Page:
But professional film critics, who would have seen the movie before anyone else, would not be such people. Anyway, I feel somewhat vindicated because the movie has done so well at the box office—although, if anything makes me more nervous than finding that I agree with professional film critics, it is finding that I agree with mass worldwide audiences. So how did so many highly paid movie critics wind up having the same negative reaction to this movie? One possible explanation is that, at 92 minutes, the film was obviously the object of fair amount of serious editing. That is often a bad sign in terms of how a movie started out or how it wound up. Perhaps there is a bit of laziness involved in which the critics followed the dots to get to the “right” answer rather than do the hard work themselves. Or maybe they liked the relative gritty opening scenes and wrote their own movie in their heads and were disappointed when the filmmakers had the gall to do something different and make their own movie. It beats me. But I still stand behind my first reaction to the movie. I really enjoyed it.

  • Doctor Who: After writing so passionately seven weeks ago about the new BBC series of Doctor Who, I have been feeling that I owe the one or two people who actually care (okay, I’m really talking about myself here) what I thought of the big, long anticipated finale to the fourth series/season, which aired in the UK on July 5 and which, I believe, has since aired on the SciFi Channel in the U.S. Now this will probably not be particularly interesting to those who have not been following the new Doctor Who series. Nor can I imagine that people who hope to see the final episode(s) but who haven’t yet had the chance to will want to read what follows either. So those groups of people are excused. Now that they are gone, I will proceed to converse with myself.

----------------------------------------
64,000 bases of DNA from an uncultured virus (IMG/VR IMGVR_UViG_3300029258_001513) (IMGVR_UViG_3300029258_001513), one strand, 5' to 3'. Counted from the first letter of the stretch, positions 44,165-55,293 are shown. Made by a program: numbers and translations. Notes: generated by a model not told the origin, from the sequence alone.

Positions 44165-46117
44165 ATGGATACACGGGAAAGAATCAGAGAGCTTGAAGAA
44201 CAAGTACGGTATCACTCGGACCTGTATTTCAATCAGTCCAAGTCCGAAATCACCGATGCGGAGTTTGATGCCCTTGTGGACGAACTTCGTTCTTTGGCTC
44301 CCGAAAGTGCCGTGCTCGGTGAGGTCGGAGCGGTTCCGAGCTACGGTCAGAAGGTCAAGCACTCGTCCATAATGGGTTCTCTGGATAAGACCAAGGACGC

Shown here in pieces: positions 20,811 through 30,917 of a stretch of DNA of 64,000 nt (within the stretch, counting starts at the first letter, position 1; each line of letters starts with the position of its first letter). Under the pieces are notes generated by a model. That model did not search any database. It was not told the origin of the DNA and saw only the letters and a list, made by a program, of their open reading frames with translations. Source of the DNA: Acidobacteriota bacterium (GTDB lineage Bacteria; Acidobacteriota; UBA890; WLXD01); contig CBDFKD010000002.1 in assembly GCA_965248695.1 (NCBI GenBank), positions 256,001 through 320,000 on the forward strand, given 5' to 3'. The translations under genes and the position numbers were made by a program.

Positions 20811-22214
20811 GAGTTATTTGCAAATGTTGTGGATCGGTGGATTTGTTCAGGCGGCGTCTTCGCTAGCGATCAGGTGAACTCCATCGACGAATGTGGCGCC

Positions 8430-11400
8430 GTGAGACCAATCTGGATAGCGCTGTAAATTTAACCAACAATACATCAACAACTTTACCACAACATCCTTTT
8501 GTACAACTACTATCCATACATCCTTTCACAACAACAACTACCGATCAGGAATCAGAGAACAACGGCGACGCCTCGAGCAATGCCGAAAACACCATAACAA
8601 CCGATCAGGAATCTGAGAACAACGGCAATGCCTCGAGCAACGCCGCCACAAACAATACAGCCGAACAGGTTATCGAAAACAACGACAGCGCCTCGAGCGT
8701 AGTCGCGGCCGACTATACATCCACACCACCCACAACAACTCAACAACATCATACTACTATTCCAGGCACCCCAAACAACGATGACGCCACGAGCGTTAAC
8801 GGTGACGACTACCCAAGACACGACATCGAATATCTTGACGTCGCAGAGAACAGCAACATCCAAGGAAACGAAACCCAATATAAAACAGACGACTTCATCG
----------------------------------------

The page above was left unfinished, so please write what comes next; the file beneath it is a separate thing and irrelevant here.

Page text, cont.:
The main challenge for such a great series, with such a big buildup to the end, is how not to disappoint. And, if the people behind the series try too hard to meet the fans’ expectations, they run the risk of being too predictable. And then, no matter how strong the finish, there is still the inevitable letdown of things stopping after such momentum having been built up. In other words, Russell T. Davies and crew were pretty much damned if they did and damned if they didn’t. In the end, I have to say that they did a pretty good job of fulfilling expectations and still managing a few surprises. The other challenge was just dealing with the unwieldy situation of so many plot threads, so much foreshadowing, so much Dalek damage to undo and so many beloved characters brought together at one time. Many, if not most, did not get the screen time they deserved, but in that sense a special two-part episode like this is a television show’s analogy to a wedding or a surprise birthday party. So many familiar faces, so little time to spend with any of them.